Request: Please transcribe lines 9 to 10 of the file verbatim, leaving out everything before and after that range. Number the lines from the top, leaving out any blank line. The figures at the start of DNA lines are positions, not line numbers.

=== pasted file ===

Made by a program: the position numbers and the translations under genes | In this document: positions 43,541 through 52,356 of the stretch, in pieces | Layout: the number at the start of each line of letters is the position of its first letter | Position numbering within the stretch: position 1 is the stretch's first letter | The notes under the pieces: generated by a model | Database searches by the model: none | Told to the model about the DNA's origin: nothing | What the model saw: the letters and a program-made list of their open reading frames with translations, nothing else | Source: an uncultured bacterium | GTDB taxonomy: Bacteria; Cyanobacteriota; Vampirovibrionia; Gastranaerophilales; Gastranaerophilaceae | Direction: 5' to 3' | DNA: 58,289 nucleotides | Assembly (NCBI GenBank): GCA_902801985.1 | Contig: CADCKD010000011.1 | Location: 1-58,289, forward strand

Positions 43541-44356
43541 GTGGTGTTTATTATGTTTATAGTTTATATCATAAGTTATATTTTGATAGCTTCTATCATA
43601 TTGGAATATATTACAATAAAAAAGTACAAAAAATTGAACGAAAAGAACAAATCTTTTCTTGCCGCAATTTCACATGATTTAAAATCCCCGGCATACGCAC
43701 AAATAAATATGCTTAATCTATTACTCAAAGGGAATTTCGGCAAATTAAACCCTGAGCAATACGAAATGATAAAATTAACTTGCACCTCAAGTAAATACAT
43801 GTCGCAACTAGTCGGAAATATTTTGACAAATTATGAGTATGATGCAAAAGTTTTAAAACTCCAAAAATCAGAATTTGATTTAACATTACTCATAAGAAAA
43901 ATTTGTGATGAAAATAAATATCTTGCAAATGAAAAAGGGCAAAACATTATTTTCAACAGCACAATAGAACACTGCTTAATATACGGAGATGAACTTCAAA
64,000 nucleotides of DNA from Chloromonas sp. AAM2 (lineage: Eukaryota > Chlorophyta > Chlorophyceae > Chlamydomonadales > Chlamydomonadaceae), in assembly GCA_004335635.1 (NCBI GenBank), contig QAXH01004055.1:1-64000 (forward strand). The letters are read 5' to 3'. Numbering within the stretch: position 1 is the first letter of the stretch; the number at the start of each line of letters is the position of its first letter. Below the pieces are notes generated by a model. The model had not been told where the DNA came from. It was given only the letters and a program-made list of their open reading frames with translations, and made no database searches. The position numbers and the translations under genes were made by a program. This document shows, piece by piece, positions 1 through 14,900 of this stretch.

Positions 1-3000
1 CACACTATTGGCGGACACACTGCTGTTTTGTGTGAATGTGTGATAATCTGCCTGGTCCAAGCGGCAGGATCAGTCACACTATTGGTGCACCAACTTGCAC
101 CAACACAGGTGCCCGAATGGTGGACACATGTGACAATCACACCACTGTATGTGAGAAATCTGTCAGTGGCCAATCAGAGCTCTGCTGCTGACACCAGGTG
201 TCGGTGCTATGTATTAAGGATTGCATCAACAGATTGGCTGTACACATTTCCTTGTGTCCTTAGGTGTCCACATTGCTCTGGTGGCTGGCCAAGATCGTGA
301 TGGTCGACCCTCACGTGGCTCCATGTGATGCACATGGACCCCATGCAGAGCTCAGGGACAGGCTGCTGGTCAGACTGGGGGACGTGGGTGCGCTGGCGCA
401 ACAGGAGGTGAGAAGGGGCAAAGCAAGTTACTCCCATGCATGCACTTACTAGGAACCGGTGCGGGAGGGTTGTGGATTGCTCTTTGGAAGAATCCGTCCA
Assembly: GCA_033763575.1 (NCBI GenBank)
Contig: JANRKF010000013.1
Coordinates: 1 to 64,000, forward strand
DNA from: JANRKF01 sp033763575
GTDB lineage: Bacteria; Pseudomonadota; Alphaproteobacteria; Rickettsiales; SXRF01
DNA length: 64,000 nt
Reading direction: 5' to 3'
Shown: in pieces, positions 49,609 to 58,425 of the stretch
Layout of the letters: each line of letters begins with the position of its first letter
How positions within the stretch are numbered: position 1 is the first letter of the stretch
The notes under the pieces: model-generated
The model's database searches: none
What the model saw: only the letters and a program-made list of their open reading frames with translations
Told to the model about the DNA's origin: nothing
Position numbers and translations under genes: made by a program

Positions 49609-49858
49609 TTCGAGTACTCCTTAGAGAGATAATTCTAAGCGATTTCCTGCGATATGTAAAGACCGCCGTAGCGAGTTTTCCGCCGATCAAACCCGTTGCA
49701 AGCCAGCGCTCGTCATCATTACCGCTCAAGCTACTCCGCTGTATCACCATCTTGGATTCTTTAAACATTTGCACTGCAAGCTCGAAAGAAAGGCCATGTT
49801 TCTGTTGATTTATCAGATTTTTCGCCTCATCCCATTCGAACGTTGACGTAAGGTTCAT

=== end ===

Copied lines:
Positions 1-3000
1 CACACTATTGGCGGACACACTGCTGTTTTGTGTGAATGTGTGATAATCTGCCTGGTCCAAGCGGCAGGATCAGTCACACTATTGGTGCACCAACTTGCAC